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COMMENTARY

Sabres' draft mandate seems clear: They have to stay down the middle

For all the hours the Buffalo Sabres have already spent preparing for the NHL Draft, their goal should be obvious.

They're picking No. 7 on June 21 in Vancouver. They have plenty of defenseman in their system — albeit not all of them healthy — and there aren't many that project that high in the draft anyway. You can argue they could use help on the wing.

But the mission is clear: Draft a center.

This team is paper-thin down the middle (thank you, Ryan O'Reilly trade) and bereft of center talent in Rochester other than Rasmus Asplund. And he's projected mostly as a solid third- or fourth-liner in the NHL.

It's very difficult to acquire elite talent at center. Selke finalists with a 200-foot game like O'Reilly rarely get shipped out and this is a good draft for the Sabres to try to mitigate that mistake.

"The teams have a selection, a wide variety of players to choose from," Dan Marr, the NHL's director of Central Scouting said Friday in HarborCenter as the league's scouting combine held media sessions. "I don't think they're going to get carried away and analyze it as first-line center, second-line center, third-line center. They just want good players that are going to step into their lineups. All these players bring the right mix of skills and intangibles. They're going to bring value to their teams."

The Sabres finished the season down the middle with Jack Eichel, Evan Rodrigues, Casey Mittelstadt and Johan Larsson. Oooof. That's not good. Vladimir Sobotka remains on the roster but has to rate as a buyout candidate, no matter how much Jason Botterill loathes that move.

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In Rochester, the Amerks finished the playoffs with a center group filled by Kevin Porter, Asplund, Kyle Criscuolo and AHL signee Yannick Veilleux. Andrew Oglevie is signed through next year while Porter (unrestricted) and Sean Malone (restricted) are both free agents. Again, not a lot there.

Even casual hockey fans know about Jack Hughes, the American dynamo almost certain to be taken No. 1 by the New Jersey Devils. The Sabres, obviously, won't get near Hughes so Buffalo fans have to learn the names of several other possible choices.

There's Hughes' U.S. Development teammates Alex Turcotte and Trevor Zegras. Turcotte is the son of a former NHL first-round pick (Alfie Turcotte, Montreal, 1983) while Zegras is an ultra-creative Westchester County native and Boston University signee.

There's the size and passing skills of 6-foot-4 Kirby Dach of Saskatoon.

And there's the bravado and back story of Dylan Cozens, who is trying to become the first Yukon native to crack the NHL since 1980 and surprised reporters Friday with his uber confidence about cracking an NHL lineup this season after a standout year at Lethbridge of the Western League.

"It's great. That's kind of where the league is going," Zegras said of the potential impact of this year's center class. "Fast. High skill. You've got to play both ends of the ice now when you look at the Boston Bruins and Patrice Bergeron. That's a great example of that.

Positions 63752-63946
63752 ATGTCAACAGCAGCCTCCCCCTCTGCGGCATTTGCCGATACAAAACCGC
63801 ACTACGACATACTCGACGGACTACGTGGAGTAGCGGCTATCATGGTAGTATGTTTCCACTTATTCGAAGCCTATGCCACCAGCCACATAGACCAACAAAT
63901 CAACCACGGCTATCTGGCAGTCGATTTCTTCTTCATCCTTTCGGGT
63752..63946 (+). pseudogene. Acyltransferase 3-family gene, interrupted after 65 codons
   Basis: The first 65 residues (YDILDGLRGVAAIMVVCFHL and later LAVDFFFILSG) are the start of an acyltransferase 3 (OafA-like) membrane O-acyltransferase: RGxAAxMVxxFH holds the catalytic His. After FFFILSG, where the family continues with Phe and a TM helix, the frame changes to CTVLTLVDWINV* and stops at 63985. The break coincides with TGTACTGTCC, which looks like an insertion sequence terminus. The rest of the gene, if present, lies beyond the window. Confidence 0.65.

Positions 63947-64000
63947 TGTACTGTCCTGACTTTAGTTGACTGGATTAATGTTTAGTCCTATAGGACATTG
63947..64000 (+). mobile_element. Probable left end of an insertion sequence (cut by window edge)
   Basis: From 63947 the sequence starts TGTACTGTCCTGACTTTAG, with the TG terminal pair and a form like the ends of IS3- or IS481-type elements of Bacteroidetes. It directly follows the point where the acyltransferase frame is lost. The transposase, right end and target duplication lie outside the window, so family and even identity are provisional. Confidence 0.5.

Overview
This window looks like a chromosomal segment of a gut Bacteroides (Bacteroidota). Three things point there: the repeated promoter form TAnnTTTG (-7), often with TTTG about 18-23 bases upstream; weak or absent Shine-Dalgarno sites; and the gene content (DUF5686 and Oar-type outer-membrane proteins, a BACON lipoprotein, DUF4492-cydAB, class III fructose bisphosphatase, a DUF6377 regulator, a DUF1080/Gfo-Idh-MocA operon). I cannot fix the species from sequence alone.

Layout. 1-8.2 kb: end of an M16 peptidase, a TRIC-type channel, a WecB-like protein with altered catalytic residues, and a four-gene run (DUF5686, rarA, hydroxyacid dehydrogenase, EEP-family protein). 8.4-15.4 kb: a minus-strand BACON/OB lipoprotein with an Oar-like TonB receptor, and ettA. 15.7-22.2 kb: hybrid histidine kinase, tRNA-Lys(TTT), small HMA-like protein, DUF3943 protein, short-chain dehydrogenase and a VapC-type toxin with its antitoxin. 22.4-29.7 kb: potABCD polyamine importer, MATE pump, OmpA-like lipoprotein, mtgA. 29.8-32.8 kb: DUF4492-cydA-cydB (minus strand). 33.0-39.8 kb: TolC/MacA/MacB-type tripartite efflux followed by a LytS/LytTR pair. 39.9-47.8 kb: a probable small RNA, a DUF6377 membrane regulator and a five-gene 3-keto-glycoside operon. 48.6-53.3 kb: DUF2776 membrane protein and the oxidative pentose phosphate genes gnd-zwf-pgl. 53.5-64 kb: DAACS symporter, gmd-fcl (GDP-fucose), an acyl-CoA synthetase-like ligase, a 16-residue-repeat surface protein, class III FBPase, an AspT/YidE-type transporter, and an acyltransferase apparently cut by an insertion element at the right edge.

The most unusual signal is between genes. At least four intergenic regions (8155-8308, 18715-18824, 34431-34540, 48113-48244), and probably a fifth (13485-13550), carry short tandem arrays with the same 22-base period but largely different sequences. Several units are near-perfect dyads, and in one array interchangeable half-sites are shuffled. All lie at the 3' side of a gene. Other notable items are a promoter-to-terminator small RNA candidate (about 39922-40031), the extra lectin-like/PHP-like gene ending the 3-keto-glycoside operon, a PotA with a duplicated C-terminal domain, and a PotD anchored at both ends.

"You have to be able to play both ends of the ice. You want to win Stanley Cups and be a high-end NHL player, you've got to be able to play both ends of the ice."

Much of the Sabres' choice, of course, will be made for them based on picks made ahead of them. After Hughes and Kaapo Kakko, the draft really starts with Chicago at No. 3 and the Blackhawks have listened to sales pitches for the spot from several players all week.

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"It's pretty neat to see," Dach said. "So many teams are built around their center depth and to have so many great centers here is a lot of fun."

By the time the draft hits No. 7, there's a chance there will be major temptation for the Sabres.

The biggest one might be 5-foot-7 winger Cole Caufield, who set a record this year with the U.S. National Development Program by scoring 72 goals. It will be interesting to see if Caufield's measurables at Saturday's workouts match his advertisements.

If Caufield is still around at No. 7, he would certainly boost the organizational depth chart at right wing. But he's not a center. You might say 72 goals are 72 goals and you might be right. I say in response that Caufield is not getting close to 72 goals in the NHL anyway, and he's not having any success without centers to help get him the puck.

There are times when you get the sense the Sabres are trying to be the smartest guys in the rooms. And while their record at the NHL level has been abysmal the last two years, it's hard not to get enthused over their draft record since Botterill took over as general manager.

But this is one pick they can't overthink. Especially since they foolishly jettisoned O'Reilly, they have to build back their depth.

Stay right down the middle.

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